PRECIOUS-Gold steadies as COVID variant tempers rate hike expectations

BY Reuters | ECONOMIC | 11/29/21 05:46 AM EST

(Updates prices)

* Dollar edges up, equities rebound

* More countries impose travel restrictions

* President Biden to give update on U.S. response on Monday

By Arundhati Sarkar

Nov 29 (Reuters) - Gold steadied near $1,800 an ounce on Monday after the previous week's broad decline, as fears that the new Omicron coronavirus variant could hamper economic recovery tempered expectations for interest rate hikes next year.

Spot gold was little changed at $1,791.97 per ounce by 1306 GMT after ending last week 2.9% lower, its biggest weekly drop since June. U.S. gold futures rose 0.4% to $1,792.80.

The prospect of higher rates, which lift the opportunity cost of holding non-yielding assets, had been weighing on gold, and the market is closely tracking the timeline for the U.S. Federal Reserve to tighten policy.

"If the virus does lead to renewed worries about economic activities, central banks will obviously be caught in between a rock and a hard place because inflation is not going to come down... but growth will, and that leaves them in a very precarious situation," Saxo Bank analyst Ole Hansen said.

Financial markets slipped sharply on Friday on fears the variant would disrupt the economic recovery from the two-year pandemic.

With new cases of the Omicron variant found in the Netherlands, Denmark and Australia, more countries have imposed travel restrictions.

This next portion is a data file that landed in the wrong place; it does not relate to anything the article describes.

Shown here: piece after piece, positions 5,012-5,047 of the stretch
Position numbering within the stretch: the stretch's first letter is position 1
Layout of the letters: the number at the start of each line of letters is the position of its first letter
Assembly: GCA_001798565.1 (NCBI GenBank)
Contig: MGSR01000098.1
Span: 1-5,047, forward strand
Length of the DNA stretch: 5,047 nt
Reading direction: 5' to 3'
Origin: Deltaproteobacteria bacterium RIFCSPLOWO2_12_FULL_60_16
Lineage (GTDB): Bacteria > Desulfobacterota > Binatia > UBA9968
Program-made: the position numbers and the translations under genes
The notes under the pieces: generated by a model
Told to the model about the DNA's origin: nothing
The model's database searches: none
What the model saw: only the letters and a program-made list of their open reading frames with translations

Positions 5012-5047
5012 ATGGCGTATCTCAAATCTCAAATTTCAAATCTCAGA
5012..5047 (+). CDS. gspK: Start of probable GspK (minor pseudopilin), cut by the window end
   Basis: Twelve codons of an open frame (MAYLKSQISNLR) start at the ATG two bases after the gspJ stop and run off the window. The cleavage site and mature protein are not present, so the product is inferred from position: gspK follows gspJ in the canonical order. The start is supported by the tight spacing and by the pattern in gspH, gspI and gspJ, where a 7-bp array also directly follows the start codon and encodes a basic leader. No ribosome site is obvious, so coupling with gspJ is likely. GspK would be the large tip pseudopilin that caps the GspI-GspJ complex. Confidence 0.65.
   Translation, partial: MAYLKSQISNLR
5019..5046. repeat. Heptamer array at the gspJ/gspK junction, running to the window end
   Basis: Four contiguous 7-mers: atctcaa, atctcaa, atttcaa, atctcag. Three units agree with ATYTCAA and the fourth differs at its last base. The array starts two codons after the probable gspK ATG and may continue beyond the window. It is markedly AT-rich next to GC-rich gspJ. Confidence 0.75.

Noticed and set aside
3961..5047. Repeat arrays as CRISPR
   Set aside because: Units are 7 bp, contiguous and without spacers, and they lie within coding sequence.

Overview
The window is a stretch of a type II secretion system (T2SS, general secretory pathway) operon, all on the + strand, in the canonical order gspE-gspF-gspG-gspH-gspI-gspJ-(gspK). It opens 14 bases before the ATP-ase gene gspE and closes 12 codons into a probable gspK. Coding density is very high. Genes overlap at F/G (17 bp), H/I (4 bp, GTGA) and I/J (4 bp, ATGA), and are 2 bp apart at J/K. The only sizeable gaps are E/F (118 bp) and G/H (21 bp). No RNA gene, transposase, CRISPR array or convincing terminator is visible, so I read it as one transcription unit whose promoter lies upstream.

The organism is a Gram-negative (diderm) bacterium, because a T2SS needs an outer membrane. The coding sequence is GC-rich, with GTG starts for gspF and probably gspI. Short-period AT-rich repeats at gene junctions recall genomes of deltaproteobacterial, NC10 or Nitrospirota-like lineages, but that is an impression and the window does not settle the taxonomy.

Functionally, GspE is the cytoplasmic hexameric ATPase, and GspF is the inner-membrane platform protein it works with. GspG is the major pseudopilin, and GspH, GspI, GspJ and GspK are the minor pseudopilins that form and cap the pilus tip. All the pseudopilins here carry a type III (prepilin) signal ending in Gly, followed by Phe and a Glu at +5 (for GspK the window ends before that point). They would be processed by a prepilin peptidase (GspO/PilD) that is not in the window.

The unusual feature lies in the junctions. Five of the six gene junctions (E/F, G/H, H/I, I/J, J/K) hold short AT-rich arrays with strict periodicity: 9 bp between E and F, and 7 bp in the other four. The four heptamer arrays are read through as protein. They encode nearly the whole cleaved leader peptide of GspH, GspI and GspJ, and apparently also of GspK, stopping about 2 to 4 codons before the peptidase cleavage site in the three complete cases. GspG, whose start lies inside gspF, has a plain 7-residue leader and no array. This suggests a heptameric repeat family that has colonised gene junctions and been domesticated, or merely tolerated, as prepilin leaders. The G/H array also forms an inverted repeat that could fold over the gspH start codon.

"Gold is taking (its) cue from interest rate expectations," Hussein Sayed, chief market strategist at Exinity Group, said.

"Now markets expect only two rate hikes for 2022, down from three. The shift in rate expectations is helping gold gain some ground, but the move is insignificant so far."

Capping gold's moves, the dollar edged higher - making gold more expensive for overseas buyers - and equities regained some composure after sinking last week on fears that the new variant could bring fresh curbs.

Elsewhere, spot silver rose 0.3% to $23.20 per ounce.

Platinum gained 1.5% to $967.50, and palladium climbed 2.1% to $1,783.83. (Reporting by Arundhati Sarkar in Bengaluru; Editing by Shailesh Kuber, Bernadette Baum and Jan Harvey)

In general the bond market is volatile, and fixed income securities carry interest rate risk. (As interest rates rise, bond prices usually fall, and vice versa. This effect is usually more pronounced for longer-term securities.) Fixed income securities also carry inflation risk and credit and default risks for both issuers and counterparties. Unlike individual bonds, most bond funds do not have a maturity date, so avoiding losses caused by price volatility by holding them until maturity is not possible.

Lower-quality debt securities generally offer higher yields, but also involve greater risk of default or price changes due to potential changes in the credit quality of the issuer. Any fixed income security sold or redeemed prior to maturity may be subject to loss.

Before investing, consider the funds' investment objectives, risks, charges, and expenses. Contact Fidelity for a prospectus or, if available, a summary prospectus containing this information. Read it carefully.

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